Having read and loved Alan Moore’s Supreme: The Story of the Year collection it was a No-Brainer Supreme for me to pick up this follow up collection. You know how I really like Grant Morrison’s All-Star Superman? Well, Alan Moore did something rather similar with Superman a few years ago, only he didn’t exactly have Superman so he called his character Supreme. Everything is the same but different in the mythos, but talk about your love of silver-age goofyness. It permeates these stories to the point where the goofy stories are actually the driving conflicts of the plots here.
Supreme and the supporting cast jump through time to old Supreme adventures that visually manifest themselves as if they were old comic books. Why try to erase the goofy past of comics rather than accept and celebrate them, seems to be the message here. Goofy stories do not preclude bad stories or take away from the kewlness of the nineties, or anything else for that matter. So rather than reinvent bits of Supreme from square one for a new generation of readers, Moore is basically showing how you can restart a character by accepting all iterations before the current one. These are comics, have fun with them for a change.
Tuesday, February 12, 2008
I swear I am reading comics other than Ultimate Spider-man (okay, not really), but I’ve been managing to get these all in a row so the project continues. This is the collection that shamelessly plugs the Spider-man movie. A lot. It feels a bit too much like Avi Arad’s Spider-man Unlimited compared to the Spider-man cartoon that preceded it. And guess who is one of the guest stars? I can just imagine what fandom was like when this was just hitting the shelves. Heck, it annoyed me a bit, I can only imagine the mouth frothing that occurred during the actual release of the comic.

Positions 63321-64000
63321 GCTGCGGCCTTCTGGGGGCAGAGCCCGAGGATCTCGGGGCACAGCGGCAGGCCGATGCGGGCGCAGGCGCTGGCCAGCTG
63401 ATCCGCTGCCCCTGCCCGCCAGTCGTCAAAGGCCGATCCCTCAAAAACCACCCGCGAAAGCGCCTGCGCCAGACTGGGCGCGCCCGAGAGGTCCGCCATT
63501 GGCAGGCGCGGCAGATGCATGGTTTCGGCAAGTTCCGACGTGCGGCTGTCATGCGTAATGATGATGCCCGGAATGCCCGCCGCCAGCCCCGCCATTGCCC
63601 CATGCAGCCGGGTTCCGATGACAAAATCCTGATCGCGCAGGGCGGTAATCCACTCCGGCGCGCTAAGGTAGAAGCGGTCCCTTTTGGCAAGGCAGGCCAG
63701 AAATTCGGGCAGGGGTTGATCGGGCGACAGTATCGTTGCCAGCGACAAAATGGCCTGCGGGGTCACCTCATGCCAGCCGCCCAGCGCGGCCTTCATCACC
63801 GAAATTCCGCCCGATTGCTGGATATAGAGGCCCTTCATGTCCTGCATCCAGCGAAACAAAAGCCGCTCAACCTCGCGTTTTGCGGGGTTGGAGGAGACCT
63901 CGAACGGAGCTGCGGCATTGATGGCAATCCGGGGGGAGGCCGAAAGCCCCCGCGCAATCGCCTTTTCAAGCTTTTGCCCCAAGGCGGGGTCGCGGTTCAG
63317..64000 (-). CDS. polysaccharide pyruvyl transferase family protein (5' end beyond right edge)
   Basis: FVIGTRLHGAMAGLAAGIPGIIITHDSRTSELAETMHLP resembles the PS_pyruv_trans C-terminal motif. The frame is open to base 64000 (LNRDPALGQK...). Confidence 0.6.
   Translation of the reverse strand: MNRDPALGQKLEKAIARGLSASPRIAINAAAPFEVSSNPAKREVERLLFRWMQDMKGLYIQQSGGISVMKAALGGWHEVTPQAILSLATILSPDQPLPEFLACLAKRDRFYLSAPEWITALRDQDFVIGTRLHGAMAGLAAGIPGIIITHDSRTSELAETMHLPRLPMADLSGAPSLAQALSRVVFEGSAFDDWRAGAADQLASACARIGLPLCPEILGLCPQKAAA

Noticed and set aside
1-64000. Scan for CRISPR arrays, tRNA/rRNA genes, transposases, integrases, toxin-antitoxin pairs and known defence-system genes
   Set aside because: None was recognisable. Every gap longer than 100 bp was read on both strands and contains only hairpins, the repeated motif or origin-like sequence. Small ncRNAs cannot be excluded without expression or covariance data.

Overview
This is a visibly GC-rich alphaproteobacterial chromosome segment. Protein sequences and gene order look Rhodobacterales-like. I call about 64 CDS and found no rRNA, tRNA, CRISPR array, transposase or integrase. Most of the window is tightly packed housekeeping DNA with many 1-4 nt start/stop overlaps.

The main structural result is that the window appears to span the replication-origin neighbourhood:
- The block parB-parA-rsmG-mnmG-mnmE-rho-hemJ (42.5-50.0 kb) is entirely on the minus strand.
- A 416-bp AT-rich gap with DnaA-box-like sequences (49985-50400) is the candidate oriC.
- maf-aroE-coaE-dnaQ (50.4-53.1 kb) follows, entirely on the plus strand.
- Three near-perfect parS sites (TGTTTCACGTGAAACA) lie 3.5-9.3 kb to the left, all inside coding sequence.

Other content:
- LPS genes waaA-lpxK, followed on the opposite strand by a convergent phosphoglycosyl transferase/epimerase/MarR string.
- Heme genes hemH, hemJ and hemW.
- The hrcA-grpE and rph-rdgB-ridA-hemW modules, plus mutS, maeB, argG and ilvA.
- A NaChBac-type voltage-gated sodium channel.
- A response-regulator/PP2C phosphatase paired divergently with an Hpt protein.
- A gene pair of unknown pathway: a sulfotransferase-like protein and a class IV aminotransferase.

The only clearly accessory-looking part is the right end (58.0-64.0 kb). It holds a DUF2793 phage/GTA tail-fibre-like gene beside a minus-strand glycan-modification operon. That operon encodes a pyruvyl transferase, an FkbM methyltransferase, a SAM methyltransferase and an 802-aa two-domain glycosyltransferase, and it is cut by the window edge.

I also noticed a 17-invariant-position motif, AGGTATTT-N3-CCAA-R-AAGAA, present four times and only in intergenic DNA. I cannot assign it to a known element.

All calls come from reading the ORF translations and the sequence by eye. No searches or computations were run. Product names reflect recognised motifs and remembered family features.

I guess in some ways this is the Ultimatization of Marvel’s tradition of shameless hucksterism. Only rather than Stan Lee show up or an editor’s note telling you about something related to another series, it’s a plug for their Spider-man movie. It’s all a bit distracting when the real world crosses over into the fictional one in ways that don’t particularly contribute to the story. This is the dark side of Grant Morrison talking to Animal Man, in that it doesn’t really do anything but plug the movie. Sure there is a connection to the plot but it’s a real MacGuffin in that regard. The movie could be anything to get Dr. Octopus and Spider-man to showdown and get Gwen involved in Peter’s secret life.